On the way out, I looked over at them with a quick wave of acknowledgement. With a smile, the woman said, “Don’t forget your backpack!” I could only laugh and feel a bit embarrassed. I was that guy.
Thankfully, it all worked out beautifully. The weather was perfect, the drone stayed in my control and the dogs… they had no choice. Despite the effort, stress, and awkwardness, I loved every minute of making that video and I’m really proud of how it turned out.
With so much going on between the book and house, Sachi and I often relax in front of the TV in the evenings. Lately a few shows have been keeping us entertained and I’m now realizing that these are all kind of dark and on Amazon. I guess that’s our style right now.
Here are my quick reviews of each:
Patriot (Amazon) – It sounds like a Tom Clancy novel and it has some elements of espionage, but it’s not your average spy thriller. It’s stylish, dark, unexpectedly funny, and has musical interludes, sung by the main character, that advance the story. We loved both seasons. This video captures an enduring part of the show that cracks me up.
Counterpart (Amazon) – I love the science fiction premise of this show, starring J.K. Simmons. It takes place decades after scientists discover a portal to an identical world, or parallel universe, where everyone has an “other”. The show is mostly about interactions and schemes between the two worlds. Complex, dark, and well-made.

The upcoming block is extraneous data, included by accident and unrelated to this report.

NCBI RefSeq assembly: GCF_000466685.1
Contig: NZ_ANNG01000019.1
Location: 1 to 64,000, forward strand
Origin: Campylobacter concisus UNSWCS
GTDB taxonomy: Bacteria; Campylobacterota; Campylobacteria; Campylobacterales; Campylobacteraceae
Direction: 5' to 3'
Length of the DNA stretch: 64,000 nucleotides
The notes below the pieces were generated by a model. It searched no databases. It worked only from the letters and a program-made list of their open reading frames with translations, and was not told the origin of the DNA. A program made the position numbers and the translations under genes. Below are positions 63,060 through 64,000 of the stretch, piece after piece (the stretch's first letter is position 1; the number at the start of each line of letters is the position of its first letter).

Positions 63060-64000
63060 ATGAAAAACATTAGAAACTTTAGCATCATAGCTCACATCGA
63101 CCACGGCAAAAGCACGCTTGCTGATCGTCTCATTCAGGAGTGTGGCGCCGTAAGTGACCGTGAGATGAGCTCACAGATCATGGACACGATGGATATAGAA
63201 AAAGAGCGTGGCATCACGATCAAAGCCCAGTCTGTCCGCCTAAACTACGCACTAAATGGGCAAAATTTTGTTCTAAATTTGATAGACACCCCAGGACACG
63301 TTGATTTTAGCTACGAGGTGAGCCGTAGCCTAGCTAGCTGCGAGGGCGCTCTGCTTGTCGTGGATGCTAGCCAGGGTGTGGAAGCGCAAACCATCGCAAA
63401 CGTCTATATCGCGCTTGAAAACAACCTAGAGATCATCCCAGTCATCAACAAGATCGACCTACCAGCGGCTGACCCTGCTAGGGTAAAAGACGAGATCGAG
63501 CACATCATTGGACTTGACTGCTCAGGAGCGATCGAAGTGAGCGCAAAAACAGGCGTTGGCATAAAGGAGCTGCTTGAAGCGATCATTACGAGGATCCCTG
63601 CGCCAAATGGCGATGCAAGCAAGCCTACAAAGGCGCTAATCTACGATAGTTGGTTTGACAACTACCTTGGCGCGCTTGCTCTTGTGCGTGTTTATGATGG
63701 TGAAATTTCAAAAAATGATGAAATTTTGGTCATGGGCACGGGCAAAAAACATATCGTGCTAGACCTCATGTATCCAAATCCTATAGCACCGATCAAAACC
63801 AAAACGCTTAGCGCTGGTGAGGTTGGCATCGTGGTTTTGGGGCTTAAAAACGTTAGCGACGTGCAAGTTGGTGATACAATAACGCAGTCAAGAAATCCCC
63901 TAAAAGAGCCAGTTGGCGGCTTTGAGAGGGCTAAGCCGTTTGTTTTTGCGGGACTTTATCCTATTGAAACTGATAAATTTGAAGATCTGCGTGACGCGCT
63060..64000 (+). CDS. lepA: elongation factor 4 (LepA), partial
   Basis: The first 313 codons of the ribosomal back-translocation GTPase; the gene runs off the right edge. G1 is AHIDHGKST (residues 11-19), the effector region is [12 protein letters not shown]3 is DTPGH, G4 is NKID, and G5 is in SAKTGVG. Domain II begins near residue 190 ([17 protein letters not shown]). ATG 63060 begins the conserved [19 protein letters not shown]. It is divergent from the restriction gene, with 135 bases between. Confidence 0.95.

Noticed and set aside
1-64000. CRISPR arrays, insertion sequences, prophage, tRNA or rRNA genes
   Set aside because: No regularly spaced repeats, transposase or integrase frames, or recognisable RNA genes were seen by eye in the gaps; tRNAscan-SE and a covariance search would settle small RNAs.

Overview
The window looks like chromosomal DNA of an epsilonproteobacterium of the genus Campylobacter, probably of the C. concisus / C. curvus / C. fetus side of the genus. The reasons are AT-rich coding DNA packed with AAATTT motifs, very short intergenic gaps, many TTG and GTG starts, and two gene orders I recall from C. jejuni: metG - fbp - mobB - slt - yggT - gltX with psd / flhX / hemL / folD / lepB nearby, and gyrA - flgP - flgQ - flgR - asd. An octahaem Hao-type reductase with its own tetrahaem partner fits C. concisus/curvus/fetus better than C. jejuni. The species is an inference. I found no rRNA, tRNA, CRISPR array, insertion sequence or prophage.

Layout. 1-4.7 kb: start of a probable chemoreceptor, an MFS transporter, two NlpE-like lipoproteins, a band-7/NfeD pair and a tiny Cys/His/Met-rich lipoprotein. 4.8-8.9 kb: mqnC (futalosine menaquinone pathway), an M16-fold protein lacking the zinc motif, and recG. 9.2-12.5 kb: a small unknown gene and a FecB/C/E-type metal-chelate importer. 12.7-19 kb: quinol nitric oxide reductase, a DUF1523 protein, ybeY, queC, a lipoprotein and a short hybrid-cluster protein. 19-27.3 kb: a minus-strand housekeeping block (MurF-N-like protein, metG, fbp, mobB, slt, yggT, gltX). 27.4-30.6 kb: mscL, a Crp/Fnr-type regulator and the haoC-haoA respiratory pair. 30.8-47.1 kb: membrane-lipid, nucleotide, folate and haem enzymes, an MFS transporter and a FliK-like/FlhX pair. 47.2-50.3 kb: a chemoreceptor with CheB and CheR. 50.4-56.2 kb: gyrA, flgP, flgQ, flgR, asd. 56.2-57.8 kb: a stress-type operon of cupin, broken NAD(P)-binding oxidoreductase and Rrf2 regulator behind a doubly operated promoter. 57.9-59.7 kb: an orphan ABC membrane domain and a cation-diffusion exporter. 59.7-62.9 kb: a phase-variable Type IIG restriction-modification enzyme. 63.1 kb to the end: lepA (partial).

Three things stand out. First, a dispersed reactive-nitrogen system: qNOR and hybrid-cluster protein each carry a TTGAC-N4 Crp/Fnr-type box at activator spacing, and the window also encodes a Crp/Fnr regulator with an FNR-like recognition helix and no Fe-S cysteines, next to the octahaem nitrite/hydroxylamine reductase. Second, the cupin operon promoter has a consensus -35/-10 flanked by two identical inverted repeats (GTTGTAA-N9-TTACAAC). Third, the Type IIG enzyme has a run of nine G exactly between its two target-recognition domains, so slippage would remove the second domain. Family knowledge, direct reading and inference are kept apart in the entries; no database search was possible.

Homecoming (Amazon) – A secretive company is working with soldiers returning home with symptoms of PTSD. Over time, you learn the company’s true intentions and the scale of their efforts. The first season stars Julia Roberts and the second, which I liked even more, stars Janelle Monáe.
When I first started planning Ready for Rain, what excited me was not only telling stories but creating media. One of my true passions is using technology to share an experience or relate an idea. In fact, it’s been my day job since 2007.
Now that you’ve seen the types of media I post, I thought it would be interesting to share how they come to life.
Because my goal is to publish a new post every week of 2019, Ready for Rain is on my mind every day. From the moment a new issue is published on Tuesday evening, my attention turns to the next issue. I don’t work from a publishing calendar or have a plan for future issues. I just feel it out and try to publish what I think could be interesting.
Usually, a new issue is drafted by Saturday and that’s when Sachi gets involved. She is my editor in nearly everything I do. I share the post with her via Google Docs and she provides copy edits and editorial feedback. On a couple of occasions, she has stopped posts in their tracks and said I should start over or find a new topic. Over our many years working together, I trust her judgment, even if it stings a little.
By Monday night, the post has taken shape and I move the text into a publishing tool, called Revue, to start adding media. I use Revue because it’s built to be a newsletter tool, but also creates a blog-like archive. We both continue to tweak the post until it’s published on Tuesday evenings.
Photos and Videos
This year, I have taken over 8,000 photos (and videos). I’ve always loved photography and mostly use basic tools. It’s possible to spend large sums on software and camera equipment, but I don’t bother. My favorite camera has become my iPhone and I use simple editing software that came with my Macbook. My goal isn’t winning awards, but sharing an experience. Sometimes, professional-level tools can get in the way.
When I flew the drone for the first time, it felt like I was a kid again. Growing up, I was fascinated with paper airplanes and learned to make them to optimize both acrobatics and air time. I remember wishing I could see the world from their point of view. Now, the drone gives me this ability and I’m still amazed.